'THE TSARIST ECONOMY RAN OUT OF TIME, NOT OUT OF POTENTIAL'
Evgenii Prussakov
University of Cambridge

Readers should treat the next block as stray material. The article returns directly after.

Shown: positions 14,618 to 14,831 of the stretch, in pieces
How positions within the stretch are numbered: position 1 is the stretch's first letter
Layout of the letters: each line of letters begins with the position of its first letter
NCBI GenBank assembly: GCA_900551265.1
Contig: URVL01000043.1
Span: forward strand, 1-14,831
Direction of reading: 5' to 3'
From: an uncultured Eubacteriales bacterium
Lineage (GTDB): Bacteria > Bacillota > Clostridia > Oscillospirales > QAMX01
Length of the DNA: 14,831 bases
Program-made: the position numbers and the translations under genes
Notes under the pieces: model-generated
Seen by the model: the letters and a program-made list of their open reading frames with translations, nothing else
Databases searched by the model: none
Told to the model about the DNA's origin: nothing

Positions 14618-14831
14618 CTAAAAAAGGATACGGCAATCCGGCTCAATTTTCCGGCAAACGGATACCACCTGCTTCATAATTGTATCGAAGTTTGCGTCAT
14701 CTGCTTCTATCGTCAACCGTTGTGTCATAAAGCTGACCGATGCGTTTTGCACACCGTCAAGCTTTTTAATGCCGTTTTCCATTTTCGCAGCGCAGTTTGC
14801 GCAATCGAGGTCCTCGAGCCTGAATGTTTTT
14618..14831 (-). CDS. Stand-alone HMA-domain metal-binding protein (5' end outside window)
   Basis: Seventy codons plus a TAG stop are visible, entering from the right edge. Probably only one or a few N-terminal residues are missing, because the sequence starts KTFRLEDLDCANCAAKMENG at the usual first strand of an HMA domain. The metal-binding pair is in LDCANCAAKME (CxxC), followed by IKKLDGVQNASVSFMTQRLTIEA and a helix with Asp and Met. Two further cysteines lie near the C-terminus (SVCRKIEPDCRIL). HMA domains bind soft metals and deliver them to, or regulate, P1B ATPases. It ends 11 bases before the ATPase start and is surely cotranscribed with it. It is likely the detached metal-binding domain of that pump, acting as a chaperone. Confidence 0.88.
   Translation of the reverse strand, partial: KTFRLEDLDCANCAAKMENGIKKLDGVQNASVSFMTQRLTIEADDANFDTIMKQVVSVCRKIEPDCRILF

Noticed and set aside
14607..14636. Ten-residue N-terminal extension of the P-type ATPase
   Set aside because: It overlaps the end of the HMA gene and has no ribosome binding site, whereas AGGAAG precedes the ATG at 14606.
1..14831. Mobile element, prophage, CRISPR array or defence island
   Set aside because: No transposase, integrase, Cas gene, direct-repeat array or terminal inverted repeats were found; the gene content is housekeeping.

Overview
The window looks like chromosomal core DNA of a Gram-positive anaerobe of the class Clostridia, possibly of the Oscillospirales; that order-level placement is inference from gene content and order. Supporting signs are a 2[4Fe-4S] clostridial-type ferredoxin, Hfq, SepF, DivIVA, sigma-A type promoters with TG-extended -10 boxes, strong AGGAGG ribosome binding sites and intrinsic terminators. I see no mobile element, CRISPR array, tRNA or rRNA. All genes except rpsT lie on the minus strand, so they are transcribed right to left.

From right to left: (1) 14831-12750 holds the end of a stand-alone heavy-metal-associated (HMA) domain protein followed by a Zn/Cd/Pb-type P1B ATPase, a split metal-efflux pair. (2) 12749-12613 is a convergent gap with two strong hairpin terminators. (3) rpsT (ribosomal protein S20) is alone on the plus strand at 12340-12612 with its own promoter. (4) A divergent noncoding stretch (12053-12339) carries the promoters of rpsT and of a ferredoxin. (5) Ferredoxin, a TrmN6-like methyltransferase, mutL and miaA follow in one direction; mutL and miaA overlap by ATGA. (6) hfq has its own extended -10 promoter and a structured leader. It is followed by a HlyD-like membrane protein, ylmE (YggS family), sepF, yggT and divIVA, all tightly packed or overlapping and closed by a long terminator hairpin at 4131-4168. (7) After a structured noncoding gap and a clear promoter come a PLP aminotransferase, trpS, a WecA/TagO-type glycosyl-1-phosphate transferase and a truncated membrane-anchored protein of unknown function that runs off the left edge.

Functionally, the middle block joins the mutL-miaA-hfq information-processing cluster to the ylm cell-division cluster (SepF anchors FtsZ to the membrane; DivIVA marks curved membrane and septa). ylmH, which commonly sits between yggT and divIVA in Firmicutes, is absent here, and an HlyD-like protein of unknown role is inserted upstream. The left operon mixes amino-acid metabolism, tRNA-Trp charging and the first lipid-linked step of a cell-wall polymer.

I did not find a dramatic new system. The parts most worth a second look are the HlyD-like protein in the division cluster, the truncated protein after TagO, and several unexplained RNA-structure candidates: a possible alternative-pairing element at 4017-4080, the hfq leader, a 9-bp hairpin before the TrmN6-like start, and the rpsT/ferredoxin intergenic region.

When approaching the economics of Tsarist Russia of late XIXth - early XXth century, one inevitably comes face to face with two interesting and so diametrically opposite features of Russian economy of that time. These are (1) the industrial 'boom' of the 1980s and (2) the economic backwardness of 1914. The author of the present essay aims at looking into both - to be able to present a fuller picture of Russian economic potential - on the one hand, and to discuss the factors contributing to the constraint of this potential - on the other.